Besides, even if the Bible did command such a thing, the failure of John MacArthur, etc. to personally reprove this author has no bearing on the truth of their criticisms. In other words, they could have personally failed in this regard, but that would not make their criticisms false.

Finally, I think there are good reasons why someone should not have to engage in personal dialogue before correcting false doctrine. That's because false doctrine can cause great damage, and can do so quickly. In many cases there are hundreds of thousands across the globe who read a preacher's books or listen to his messages each day. Should a pastor wait around for a chance to dialogue with a false teacher first, before warning his flock? I don't think so!

Our ultimate obligation is to the truth. There are times when it would be prudent to personally confront someone regarding the errors of his preaching, but this is not always a requirement -- and it's most certainly not what Matthew 18:15-17 is teaching. Certainly, when it comes to severe doctrinal error, we may have to speak the truth first -- waging damage control, if you wish -- instead of waiting around for a chance to engage the erring teachers in dialogue. The truth has to come first.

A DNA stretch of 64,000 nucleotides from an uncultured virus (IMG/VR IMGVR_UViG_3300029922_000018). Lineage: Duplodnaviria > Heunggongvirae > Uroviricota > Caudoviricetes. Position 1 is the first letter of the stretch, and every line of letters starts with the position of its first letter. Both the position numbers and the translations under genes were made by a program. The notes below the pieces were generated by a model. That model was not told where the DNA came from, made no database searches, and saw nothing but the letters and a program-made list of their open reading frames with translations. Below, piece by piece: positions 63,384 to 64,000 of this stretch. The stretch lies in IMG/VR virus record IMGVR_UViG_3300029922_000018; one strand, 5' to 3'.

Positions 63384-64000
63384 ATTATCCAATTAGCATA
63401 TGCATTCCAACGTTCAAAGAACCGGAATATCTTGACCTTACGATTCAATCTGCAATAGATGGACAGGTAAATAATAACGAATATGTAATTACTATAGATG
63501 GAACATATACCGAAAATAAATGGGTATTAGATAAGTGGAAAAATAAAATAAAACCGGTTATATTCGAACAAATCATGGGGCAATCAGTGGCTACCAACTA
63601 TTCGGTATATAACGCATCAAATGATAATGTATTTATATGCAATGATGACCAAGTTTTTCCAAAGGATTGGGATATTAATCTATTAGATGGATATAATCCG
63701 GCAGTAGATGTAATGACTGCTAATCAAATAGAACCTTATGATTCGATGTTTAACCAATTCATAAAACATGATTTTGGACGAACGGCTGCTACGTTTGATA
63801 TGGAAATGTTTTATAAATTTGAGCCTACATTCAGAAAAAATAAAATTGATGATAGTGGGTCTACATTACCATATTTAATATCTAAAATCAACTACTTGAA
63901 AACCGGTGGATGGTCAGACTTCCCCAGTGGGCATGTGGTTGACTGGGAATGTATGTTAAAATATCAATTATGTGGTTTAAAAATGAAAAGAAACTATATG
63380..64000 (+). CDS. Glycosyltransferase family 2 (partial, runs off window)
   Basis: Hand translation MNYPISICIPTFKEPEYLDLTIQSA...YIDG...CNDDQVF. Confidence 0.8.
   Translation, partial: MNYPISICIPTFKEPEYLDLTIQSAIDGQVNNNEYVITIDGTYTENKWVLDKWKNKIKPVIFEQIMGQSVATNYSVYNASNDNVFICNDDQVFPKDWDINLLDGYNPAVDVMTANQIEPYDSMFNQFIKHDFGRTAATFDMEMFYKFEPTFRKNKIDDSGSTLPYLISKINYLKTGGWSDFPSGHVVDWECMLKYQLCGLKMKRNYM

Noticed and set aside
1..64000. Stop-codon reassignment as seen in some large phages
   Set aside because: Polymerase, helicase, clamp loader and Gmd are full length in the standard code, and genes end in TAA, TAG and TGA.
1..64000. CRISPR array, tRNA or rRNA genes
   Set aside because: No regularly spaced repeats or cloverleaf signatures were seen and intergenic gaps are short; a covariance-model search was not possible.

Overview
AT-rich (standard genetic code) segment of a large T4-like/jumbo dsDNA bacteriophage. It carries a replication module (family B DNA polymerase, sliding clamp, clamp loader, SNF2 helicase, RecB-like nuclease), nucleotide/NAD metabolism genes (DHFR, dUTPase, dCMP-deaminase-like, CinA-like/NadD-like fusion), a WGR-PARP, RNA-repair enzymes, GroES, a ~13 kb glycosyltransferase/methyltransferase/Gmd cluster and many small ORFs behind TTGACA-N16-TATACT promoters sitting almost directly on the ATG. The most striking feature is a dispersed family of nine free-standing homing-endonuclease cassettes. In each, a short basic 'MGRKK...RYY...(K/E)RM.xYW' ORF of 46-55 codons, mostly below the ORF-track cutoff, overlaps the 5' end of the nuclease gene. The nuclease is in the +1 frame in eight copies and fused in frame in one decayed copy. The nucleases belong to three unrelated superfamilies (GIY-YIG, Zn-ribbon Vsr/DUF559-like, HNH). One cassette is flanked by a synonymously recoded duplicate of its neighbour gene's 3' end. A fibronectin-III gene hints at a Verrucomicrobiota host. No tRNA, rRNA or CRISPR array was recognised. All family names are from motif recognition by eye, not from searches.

Criticizing the doctrines of other Christian teachers

I was talking to a pastor (not from my church!) recently about a popular Christian book. I explained that I had some grave reservations about its content, and that I felt it compromised on the Gospel and other essential teachings.

This pastor was not pleased, for he placed great value on Christian "unity." He said,
"I would rather spend more time refuting the Mormons and the Jehovah Witnesses than other Evangelical Christians. If we want to talk about 'false teachings' then certainly this is more obvious."